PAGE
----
Study finds that one in four surgical errors relate to equipment issues

Malfunctioning technology or missing equipment may lead to unforeseen errors in the operating room. Researchers in a new study found that as many as 16 percent of patients admitted to hospitals suffer from medical mistakes. About 50 percent of the mistakes happen during surgery.

After a comparison of 28 prior studies, the researchers found that many errors relate to technology failure or the equipment available in operating rooms. Equipment failure was behind 24 percent of errors. Operations, such as heart surgeries, that depend on technology had higher rates of equipment failure than more general surgeries.

Medical malpractice claims based on equipment failure account for between 12 and 18 percent of malpractice cases. The study concluded that device checks prior to surgery could prevent some of the errors.

Preoperative checklists may reduce error rates

Complex operations require a well-coordinated team to avoid common errors. A checklist is one way to make sure that all the necessary equipment is in the operating room. Testing for technical glitches prior to the surgery also allows time to fix the equipment.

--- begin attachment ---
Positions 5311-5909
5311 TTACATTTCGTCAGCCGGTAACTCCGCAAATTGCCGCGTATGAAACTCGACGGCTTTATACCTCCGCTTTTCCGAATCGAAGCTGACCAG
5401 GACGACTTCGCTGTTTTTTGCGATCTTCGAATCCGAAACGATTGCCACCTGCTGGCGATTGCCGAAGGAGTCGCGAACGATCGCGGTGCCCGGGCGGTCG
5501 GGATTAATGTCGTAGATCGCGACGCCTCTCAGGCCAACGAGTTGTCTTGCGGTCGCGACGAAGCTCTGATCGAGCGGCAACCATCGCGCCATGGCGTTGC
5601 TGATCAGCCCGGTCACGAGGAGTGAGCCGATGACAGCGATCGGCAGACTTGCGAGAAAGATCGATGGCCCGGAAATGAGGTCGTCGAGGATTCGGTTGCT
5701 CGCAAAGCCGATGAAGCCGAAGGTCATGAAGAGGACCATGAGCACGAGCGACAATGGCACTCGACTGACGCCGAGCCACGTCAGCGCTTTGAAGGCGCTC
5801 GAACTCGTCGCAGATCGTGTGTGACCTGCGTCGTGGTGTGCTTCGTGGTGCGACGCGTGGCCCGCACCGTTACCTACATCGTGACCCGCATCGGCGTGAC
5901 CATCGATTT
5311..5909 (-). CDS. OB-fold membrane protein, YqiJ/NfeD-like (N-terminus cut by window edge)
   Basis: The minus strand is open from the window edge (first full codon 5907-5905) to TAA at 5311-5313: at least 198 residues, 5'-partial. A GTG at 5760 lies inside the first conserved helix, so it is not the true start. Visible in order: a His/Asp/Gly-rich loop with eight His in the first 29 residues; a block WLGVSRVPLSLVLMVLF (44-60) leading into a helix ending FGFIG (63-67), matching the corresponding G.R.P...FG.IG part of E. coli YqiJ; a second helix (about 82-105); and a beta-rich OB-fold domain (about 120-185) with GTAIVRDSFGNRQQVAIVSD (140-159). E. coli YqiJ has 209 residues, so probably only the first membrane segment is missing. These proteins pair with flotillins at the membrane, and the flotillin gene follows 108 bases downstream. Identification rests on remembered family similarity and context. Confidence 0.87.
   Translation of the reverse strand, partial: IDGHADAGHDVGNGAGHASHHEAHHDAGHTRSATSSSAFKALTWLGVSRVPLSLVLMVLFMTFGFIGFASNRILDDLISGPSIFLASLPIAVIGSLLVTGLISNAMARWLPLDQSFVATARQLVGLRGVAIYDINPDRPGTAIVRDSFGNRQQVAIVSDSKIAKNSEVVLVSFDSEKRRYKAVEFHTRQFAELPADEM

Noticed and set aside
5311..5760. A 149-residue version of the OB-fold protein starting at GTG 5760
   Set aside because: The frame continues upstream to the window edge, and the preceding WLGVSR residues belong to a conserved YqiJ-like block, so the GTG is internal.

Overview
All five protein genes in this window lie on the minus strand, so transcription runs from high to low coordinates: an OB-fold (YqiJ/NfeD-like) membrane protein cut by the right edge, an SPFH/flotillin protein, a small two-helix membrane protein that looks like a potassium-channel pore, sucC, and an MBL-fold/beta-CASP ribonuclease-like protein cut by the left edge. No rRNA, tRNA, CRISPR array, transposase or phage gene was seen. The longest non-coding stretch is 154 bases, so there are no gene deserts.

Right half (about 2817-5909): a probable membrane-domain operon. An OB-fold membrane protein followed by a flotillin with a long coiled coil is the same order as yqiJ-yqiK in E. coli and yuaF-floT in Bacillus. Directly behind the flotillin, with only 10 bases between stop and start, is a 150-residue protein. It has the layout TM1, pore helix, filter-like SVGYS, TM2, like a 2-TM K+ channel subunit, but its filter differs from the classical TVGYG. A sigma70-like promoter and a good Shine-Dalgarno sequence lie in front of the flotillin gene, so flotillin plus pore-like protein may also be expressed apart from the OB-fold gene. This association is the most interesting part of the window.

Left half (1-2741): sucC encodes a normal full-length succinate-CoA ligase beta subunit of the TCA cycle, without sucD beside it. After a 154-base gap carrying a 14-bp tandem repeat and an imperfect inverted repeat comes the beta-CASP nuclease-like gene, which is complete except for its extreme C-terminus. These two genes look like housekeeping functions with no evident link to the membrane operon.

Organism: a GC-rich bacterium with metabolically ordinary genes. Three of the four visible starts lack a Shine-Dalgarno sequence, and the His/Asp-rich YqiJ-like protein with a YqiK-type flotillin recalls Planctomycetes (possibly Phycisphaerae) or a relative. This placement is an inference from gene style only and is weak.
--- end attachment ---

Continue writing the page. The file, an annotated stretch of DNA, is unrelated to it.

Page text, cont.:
The World Health Organization developed a Surgical Safety Checklist as a way to ensure safe surgeries and minimize complications. In Michigan, a narrower ICU checklist targeting central line-associated bloodstream infections resulted in fewer infections.

The WHO checklist requires the involvement of the surgeon, anesthetist and nursing team. There are three steps:

  • "Sign in" occurs before the patient receives anesthesia. Initial information such as patient identification, operation site and anesthesia equipment is double-checked.
  • A "Time out" before the surgery allows for team introductions and review of any critical steps.
  • "Sign out" occurs after the procedure, but before the patient leaves the operating room. This allows the team to check the counts of instruments to make sure nothing is missing and address concerns for recovery.

These verifications ideally occur not only prior to a procedure, but anytime a patient transfers between caregivers, such as during a nursing shift change. Initial pilots showed the checklists decreased the number of complications and deaths caused by surgical errors.

Finding the cause of a medical complication can be difficult. A hospital or clinic will not always admit that an error occurred. Contacting an experienced medical malpractice attorney is one way to uncover whether an error was to blame. You may also be able to recover monetary damages to cover medical care during recovery and lost wages when you are not able to work.